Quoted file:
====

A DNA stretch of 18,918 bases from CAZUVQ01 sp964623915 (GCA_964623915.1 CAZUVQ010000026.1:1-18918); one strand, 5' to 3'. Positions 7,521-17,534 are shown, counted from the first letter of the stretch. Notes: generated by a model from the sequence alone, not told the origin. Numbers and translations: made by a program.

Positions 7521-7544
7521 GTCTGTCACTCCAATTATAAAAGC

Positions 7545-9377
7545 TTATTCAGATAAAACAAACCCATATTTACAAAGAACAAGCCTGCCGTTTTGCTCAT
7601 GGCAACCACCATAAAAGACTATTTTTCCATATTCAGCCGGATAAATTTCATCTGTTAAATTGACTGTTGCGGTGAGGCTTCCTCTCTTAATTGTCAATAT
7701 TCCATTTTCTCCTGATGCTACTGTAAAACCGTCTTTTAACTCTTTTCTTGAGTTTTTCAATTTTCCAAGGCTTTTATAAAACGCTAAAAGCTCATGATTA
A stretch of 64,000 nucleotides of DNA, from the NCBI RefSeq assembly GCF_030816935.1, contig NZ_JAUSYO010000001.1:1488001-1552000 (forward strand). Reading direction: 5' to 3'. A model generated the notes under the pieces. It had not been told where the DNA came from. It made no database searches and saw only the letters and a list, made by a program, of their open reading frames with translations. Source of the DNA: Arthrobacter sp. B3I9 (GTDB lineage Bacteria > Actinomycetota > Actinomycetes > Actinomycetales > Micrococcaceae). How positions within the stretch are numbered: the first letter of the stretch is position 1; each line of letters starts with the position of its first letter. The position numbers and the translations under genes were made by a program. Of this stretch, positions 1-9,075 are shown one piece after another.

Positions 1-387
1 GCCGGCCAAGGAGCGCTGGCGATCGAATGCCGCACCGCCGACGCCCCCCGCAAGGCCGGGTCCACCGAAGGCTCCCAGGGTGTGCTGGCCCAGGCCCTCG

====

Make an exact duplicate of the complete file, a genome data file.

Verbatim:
A DNA stretch of 18,918 bases from CAZUVQ01 sp964623915 (GCA_964623915.1 CAZUVQ010000026.1:1-18918); one strand, 5' to 3'. Positions 7,521-17,534 are shown, counted from the first letter of the stretch. Notes: generated by a model from the sequence alone, not told the origin. Numbers and translations: made by a program.

Positions 7521-7544
7521 GTCTGTCACTCCAATTATAAAAGC

Positions 7545-9377
7545 TTATTCAGATAAAACAAACCCATATTTACAAAGAACAAGCCTGCCGTTTTGCTCAT
7601 GGCAACCACCATAAAAGACTATTTTTCCATATTCAGCCGGATAAATTTCATCTGTTAAATTGACTGTTGCGGTGAGGCTTCCTCTCTTAATTGTCAATAT
7701 TCCATTTTCTCCTGATGCTACTGTAAAACCGTCTTTTAACTCTTTTCTTGAGTTTTTCAATTTTCCAAGGCTTTTATAAAACGCTAAAAGCTCATGATTA
A stretch of 64,000 nucleotides of DNA, from the NCBI RefSeq assembly GCF_030816935.1, contig NZ_JAUSYO010000001.1:1488001-1552000 (forward strand). Reading direction: 5' to 3'. A model generated the notes under the pieces. It had not been told where the DNA came from. It made no database searches and saw only the letters and a list, made by a program, of their open reading frames with translations. Source of the DNA: Arthrobacter sp. B3I9 (GTDB lineage Bacteria > Actinomycetota > Actinomycetes > Actinomycetales > Micrococcaceae). How positions within the stretch are numbered: the first letter of the stretch is position 1; each line of letters starts with the position of its first letter. The position numbers and the translations under genes were made by a program. Of this stretch, positions 1-9,075 are shown one piece after another.

Positions 1-387
1 GCCGGCCAAGGAGCGCTGGCGATCGAATGCCGCACCGCCGACGCCCCCCGCAAGGCCGGGTCCACCGAAGGCTCCCAGGGTGTGCTGGCCCAGGCCCTCG